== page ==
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Sales Skyrocketed! So Why Is Supply INCREASING?

There was great news reported yesterday by the National Association of Realtors (NAR). The Existing Homes Sales Report showed a 7.6% increase in sales over last month and a whopping 22.8% increase over April 2009. This is fantastic news as it proves the tax credit, which expired at the end of April, did increase sales in the first portion of the year. The unanswered question is – Where will the market go from here?

There are some who believe that the tax credit just dragged forward demand from later in the year. The latest Mortgage Bankers Association’s Weekly Application Survey quoted Michael Fratantoni, MBA’s Vice President of Research and Economics saying:

The data continue to suggest that the tax credit pulled sales into April at the expense of the remainder of the spring buying season.

Paul Jackson, the editor of Housing Wire, in an article yesterday went even further:

I’d suggest the demand pull here might go well beyond just the spring buying season, given the fact that homes generally are “sticky” assets to begin with and also represent a substantial investment for most households. It’s likely that the program pulled purchase demand forward for much of this year, and perhaps even reaching into next.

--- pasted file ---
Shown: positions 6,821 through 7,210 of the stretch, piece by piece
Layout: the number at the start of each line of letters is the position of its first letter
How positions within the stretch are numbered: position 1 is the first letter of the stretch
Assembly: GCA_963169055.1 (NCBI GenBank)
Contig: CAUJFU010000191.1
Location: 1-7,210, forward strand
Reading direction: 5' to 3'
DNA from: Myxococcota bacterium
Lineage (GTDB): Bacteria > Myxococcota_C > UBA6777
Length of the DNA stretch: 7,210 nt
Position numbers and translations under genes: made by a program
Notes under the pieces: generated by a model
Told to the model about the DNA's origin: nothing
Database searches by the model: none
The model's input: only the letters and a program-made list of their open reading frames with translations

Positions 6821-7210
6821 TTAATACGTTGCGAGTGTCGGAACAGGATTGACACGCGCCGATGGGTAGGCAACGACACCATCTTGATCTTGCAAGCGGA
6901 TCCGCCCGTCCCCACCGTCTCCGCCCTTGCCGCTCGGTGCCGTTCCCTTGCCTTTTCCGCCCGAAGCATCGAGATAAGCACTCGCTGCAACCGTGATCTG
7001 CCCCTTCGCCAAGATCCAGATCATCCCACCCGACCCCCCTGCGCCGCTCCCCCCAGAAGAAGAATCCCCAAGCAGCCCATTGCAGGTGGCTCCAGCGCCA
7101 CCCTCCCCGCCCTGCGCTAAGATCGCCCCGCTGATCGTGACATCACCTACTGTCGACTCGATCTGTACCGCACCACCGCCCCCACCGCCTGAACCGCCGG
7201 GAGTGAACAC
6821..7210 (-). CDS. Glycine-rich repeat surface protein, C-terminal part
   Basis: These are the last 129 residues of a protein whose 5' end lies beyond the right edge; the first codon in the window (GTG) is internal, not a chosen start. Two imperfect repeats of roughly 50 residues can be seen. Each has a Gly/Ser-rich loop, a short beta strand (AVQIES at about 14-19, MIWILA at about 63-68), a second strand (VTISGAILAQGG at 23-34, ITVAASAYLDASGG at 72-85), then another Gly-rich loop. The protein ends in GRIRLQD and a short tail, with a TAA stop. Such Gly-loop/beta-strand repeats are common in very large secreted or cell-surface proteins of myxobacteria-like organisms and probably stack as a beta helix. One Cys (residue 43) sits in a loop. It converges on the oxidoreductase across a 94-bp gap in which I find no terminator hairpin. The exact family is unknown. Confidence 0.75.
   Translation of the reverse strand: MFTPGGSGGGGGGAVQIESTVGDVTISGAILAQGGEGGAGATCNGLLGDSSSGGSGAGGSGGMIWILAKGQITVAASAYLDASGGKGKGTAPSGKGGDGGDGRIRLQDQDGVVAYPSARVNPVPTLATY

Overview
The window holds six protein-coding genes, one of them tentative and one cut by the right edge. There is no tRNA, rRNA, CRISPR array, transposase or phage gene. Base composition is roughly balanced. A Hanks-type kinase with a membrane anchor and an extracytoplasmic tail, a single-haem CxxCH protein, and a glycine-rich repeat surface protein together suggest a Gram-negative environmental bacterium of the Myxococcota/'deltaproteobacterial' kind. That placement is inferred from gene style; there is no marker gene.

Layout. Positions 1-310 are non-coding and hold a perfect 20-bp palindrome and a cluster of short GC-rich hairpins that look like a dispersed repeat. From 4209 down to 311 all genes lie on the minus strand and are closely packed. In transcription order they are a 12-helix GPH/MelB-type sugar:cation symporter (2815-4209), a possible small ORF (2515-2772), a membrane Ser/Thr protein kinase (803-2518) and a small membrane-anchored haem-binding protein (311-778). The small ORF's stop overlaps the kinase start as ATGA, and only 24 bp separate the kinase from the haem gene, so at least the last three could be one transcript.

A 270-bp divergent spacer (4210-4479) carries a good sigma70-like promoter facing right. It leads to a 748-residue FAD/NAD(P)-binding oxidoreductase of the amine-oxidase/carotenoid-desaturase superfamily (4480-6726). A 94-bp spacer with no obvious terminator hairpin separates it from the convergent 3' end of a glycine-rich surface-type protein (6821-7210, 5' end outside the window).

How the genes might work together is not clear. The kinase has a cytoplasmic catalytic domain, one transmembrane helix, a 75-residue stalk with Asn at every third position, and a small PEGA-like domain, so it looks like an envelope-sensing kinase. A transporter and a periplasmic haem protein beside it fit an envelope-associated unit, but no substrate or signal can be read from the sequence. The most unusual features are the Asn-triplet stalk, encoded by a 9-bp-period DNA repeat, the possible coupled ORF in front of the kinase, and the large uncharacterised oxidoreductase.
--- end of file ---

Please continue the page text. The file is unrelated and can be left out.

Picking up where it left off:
I believe both housing experts have a valid point. However, I believe the biggest challenge is not whether demand will remain consistent. Homes will continue sell for all the same reasons that houses sell every year. People will move, get married (and divorced), have children and retire to a different climate. The question isn’t whether homes will sell. The question is at what price.

If demand remains relatively consistent, we have to look at supply for the answer to that question. And we are already seeing evidence the inventory of homes coming to the market is outpacing the large increases in demand we have experienced.

The Zillow survey that showed that millions of homes could be coming to market based on a pent-up selling demand created by the weakness in the market over the last few years.  We have previously reported on the increase of foreclosures beginning to come to market.  These numbers are beginning to show up in the data being currently reported.

Calculated Risk has a great graph showing the increase in housing inventories even with this surge in homes sales:

The red line represents the months’ supply of homes for sale and the blue line represents the year-over-year differences. Calculated Risk went on to say:

Inventory increased 2.7% (YoY)  in April, the first YoY increase since 2008…This increase in the inventory is especially concerning because the reported inventory is already historically very high, and the 8.4 months of supply in April is well above normal… Perhaps this was an especially large surge in inventory as sellers tried to take advantage of the tax credit, but it is also possible that we will see close to double digit months of supply later this year.

What does this mean to you?

Supply is already beginning to increase even with a surge in home sales. An increase of supply will soften prices unless there is another dramatic uptick in purchases. No one is predicting an increase in demand. If you are looking to sell at the best price, the time is now!

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